010-454-551 26164 16 AVE
LT A, SEC 12, TWP 10, NWD, PL 19114
027-146-260 16 20038 70 AVE
LT 16, SEC 14, TWP 8, NWD, PL BCS2448
006-550-045 22678 28 AVE
LT 16, SEC 20, TWP 10, NWD, PL 42829
027-146-481 38 20038 70 AVE
LT 38, SEC 14, TWP 8, NWD, PL BCS2448
011-987-715 3130 248 ST
LT 2, SEC 23, TWP 10, NWD, PL 1091
027-882-489 19891 72 AVE
LT 5, SEC 22, TWP 8, NWD, PL BCP40204
017-896-045 13 21928 48 AVE
LT 17, SEC 31, TWP 10, NWD, PL LMS516
027-720-446 25864 60 AVE
LT 2, SEC 12, TWP 11, NWD, PL BCP38527
018-028-926 4648 219 ST
LT 11, SEC 31, TWP 10, NWD, PL LMP7697
027-720-462 5835 260 ST
LT 4, SEC 12, TWP 11, NWD, PL BCP38527
LT 6, SEC 36, TWP 8, NWD, PL LMS2706
010-864-962 23009 FRASER HWY LT 2, SEC 32, TWP 10, NWD, PL 3289
028-039-963 319 8915 202 ST
LT 79, SEC 35, TWP 8, NWD, PL BCS3591
009-620-621 23947 FRASER HWY LT 6, SEC 33, TWP 10, NWD, PL 11903
028-364-562 7 8250 209B ST
LT 7, SEC 25, TWP 8, NWD, PL BCS3981
005-735-378 4925 248 ST
LT 79, SEC 3, TWP 11, NWD, PL 59242
011-162-384 23871 48 AVE
LT 1, SEC 4, TWP 11, NWD, PL 5710
Any person upon being declared the successful bidder must immediately pay the final purchase price by cash, bank draft or certified cheque. Failure to pay the bid price immediately will result in the property being offered for sale again.
001-066-994 21671 FRASER HWY LT 56, SEC 6, TWP 11, NWD, PL 61587
Joint Town Hall Meeting
018-717-233 313 22015 48 AVE LT 117, SEC 6, TWP 11, NWD, PL LMS1087
A Joint Town Hall Meeting is being held with Township of Langley Mayor Jack Froese, MP Mark Warawa, MLA Mary Polak, and Langley School Board Chair Wendy Johnson. The event will give residents a chance to hear from and ask questions of their local elected officials. Date: Saturday, October 5 Time: 1 - 2:30pm Place: Langley Events Centre, 4th Floor - Meeting Room B Location: 7888 - 200 Street
006-312-691 1464 264 ST
024-224-251 204 26730 56 AVE LT 11, SEC 6, TWP 14, NWD, PL LMS2561
public programs and events
Mayor’s Office 604.533.6000
20338 - 65 Avenue, Langley V2Y 3J1 | 604.534.3211
dates to note Monday, September 30 | 7 - 11pm Regular Council Meeting Civic Facility Fraser River Presentation Theatre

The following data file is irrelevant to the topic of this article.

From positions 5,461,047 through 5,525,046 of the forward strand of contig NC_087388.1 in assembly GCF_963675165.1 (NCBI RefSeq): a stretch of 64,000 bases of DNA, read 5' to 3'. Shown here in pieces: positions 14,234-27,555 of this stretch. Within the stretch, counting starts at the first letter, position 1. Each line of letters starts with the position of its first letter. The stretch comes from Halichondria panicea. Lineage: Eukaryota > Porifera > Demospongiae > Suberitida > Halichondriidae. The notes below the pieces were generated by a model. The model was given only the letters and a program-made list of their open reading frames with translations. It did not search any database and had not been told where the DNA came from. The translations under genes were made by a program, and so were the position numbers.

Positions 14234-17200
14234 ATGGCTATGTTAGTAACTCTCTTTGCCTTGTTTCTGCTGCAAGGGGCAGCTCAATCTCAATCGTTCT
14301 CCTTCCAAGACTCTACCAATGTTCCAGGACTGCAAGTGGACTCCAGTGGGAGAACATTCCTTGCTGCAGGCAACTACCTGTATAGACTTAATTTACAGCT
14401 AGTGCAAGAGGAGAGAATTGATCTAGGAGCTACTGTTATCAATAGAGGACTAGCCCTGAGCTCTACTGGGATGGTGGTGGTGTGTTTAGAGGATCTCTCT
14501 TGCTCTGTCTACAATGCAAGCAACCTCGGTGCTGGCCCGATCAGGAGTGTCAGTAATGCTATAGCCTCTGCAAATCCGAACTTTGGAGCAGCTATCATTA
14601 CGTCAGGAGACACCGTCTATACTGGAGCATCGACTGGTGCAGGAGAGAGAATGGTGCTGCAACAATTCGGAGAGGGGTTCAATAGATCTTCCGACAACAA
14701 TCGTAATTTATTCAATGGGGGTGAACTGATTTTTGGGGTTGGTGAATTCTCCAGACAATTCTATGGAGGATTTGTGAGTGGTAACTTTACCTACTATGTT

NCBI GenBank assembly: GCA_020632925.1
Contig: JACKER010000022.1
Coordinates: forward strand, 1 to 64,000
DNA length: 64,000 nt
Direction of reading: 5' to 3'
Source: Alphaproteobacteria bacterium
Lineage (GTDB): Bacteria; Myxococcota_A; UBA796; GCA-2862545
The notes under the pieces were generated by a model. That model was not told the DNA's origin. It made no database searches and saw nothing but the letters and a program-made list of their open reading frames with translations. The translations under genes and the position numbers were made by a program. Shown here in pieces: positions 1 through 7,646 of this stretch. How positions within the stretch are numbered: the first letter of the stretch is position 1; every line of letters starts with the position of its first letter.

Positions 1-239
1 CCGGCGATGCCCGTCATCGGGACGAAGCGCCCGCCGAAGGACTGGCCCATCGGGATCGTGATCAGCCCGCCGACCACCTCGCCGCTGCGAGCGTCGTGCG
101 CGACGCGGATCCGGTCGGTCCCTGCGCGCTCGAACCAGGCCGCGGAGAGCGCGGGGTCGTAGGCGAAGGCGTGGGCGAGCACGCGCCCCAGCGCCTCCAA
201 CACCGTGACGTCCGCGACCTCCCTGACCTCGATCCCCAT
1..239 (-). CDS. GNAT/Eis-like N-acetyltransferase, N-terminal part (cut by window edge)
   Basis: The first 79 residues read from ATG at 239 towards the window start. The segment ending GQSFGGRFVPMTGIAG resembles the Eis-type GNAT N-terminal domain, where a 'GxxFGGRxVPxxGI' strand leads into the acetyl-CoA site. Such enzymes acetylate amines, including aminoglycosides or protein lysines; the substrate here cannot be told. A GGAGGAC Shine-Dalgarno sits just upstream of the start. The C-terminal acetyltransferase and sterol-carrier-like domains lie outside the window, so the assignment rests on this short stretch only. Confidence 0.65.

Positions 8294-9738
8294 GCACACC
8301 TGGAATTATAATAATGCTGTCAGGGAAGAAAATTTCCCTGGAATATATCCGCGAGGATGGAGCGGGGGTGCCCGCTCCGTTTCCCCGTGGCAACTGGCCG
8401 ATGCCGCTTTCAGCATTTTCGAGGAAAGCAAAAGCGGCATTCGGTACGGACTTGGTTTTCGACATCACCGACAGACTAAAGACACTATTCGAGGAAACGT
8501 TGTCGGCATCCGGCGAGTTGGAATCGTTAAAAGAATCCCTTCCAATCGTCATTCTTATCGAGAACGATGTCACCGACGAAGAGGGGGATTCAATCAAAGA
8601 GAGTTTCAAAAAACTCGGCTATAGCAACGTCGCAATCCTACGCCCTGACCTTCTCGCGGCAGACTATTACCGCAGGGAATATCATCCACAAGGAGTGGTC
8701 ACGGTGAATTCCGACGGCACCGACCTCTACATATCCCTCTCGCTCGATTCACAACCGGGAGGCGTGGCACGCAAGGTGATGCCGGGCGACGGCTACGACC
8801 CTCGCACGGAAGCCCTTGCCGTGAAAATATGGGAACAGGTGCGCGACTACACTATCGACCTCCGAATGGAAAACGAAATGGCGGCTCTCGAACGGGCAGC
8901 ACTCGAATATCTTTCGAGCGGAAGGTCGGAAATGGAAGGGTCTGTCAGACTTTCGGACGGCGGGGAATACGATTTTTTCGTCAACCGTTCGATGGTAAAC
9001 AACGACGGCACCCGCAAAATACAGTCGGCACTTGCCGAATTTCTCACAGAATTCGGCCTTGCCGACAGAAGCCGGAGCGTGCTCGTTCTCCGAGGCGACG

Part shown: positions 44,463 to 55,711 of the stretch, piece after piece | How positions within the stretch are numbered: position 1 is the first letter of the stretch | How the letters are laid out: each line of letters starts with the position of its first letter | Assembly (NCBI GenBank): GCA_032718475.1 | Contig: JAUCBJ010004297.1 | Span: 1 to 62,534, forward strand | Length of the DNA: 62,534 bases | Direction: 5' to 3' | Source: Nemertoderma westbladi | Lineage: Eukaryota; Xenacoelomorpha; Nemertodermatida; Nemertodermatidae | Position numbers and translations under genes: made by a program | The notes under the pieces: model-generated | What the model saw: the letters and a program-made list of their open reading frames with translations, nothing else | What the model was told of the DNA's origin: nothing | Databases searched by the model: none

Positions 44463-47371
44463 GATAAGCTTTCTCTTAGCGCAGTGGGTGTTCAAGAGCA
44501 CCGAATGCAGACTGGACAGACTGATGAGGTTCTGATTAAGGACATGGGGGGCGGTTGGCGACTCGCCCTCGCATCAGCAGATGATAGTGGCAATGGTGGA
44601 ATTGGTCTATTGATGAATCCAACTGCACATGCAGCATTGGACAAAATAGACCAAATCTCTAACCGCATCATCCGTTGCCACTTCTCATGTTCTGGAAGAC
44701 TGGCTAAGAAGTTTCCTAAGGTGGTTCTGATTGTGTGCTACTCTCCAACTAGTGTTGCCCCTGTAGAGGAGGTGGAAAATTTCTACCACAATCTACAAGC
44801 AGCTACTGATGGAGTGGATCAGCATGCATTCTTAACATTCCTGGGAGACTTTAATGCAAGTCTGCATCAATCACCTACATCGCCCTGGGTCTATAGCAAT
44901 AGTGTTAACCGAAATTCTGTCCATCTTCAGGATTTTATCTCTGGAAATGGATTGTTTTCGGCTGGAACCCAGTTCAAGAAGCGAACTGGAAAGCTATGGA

THURSDAY, SEPTEMBER 26, 2013 | THE ALDERGROVE STAR | 17
002-091-402 5316 216 ST
SEC 6, TWP 11, NWD
003-681-301 5995 237A ST
LT 64, SEC 9, TWP 11, NWD, PL 65826
012-447-552 6465 258 ST
LT 4, BLK 2, SEC 13, TWP 11, NWD, PL 2031
006-786-871 7995 GLOVER RD
LT 8, DL 330, NWD, PL 33170
005-170-061 8380 216 ST
LT 18, DL 321, NWD, PL 38921
007-126-140 21939 96 AVE
LT 1, SEC 6, TWP 12, NWD, PL 73972
002-050-056 9004 HADDEN ST
LT 57, DL 80, NWD, PL 35606
004-329-759 9142 WRIGHT ST
LT 79, DL 80, NWD, PL 35946
007-025-882 23039 96 AVE
LT 69, DL 79, NWD, PL 43680
The Township of Langley makes no representation express or implied as to the condition or quality of the properties being for sale. Prospective purchasers are urged to inspect the properties and make all necessary inquires to municipal and other government departments, and in the case of strata lots to the strata corporation, to determine the existence of any bylaws, restrictions, charges or other conditions which may affect the value or suitability of the property. The purchase of a tax sale property is subject to tax under the Property Transfer Tax Act on the fair market value of the property. Darlene Foxgord Manager, Revenue and Tax Collection 604.533.6029
18 | THE ALDERGROVE STAR | THURSDAY, SEPTEMBER 26, 2013
Township Page For the week of September 26, 2013
20338 - 65 Avenue, Langley V2Y 3J1 | 604.534.3211
Temporary Road Closure: 224 Street from 52 Avenue to 56 Avenue
2014 Council Advisory Committee Appointments
A temporary road closure of 16 Avenue from 240 Street to 256 Street will be in effect on September 28 and 29 and again on October 26 and 27.
Starting October 1, 224 Street will be closed from 52 Avenue to 56 Avenue for approximately two months.
Volunteering is a great way to get involved, provide input on important issues, and make a positive contribution to our diverse and growing community. The Township is presently seeking volunteers for the following Council Advisory Committees: • Agricultural Advisory Committee (one-year and two-year term positions available) • Community Participation, Infrastructure, and Environment Advisory Committee (two-year term positions available) • Community and Transportation Safety Advisory Committee (two-year term positions available) • Economic Development Advisory Committee (one-year and two-year term positions available) • Heritage Advisory Committee (two-year term positions available) • Recreation, Culture, and Parks Advisory Committee (two-year term positions available) • Seniors Advisory Committee (two-year term positions available) • Youth Advisory Committee (two-year term positions available) A description of each Advisory Committee and an application form is available on the Township’s website at tol.ca/committee. Please complete the application form and attach a letter and a brief resume indicating which Advisory Committee you wish to serve on. Current Advisory Committee members are welcome to reapply. Committee application reviews will be scheduled during the weeks of November 13 to 22, 2013 with members of Council and staff liaison representatives. Applicants will be notified after Council has made their appointments in early December. Deadline: Monday, October 21, 2013 Online: tol.ca/committee Email: firstname.lastname@example.org Mail: Deputy Township Clerk Legislative Services Department Township of Langley 20338 - 65 Avenue Langley, BC V2Y 3J1 Fax: 604.533.6054
The road closures are required for culvert installations on 16 Avenue as part of the traffic signal installation project at 248 Street. A signed and marked detour route will be in effect for the duration of construction as shown in the map above. Local access will be maintained at all times during construction. Engineering Division 604.533.6006 email@example.com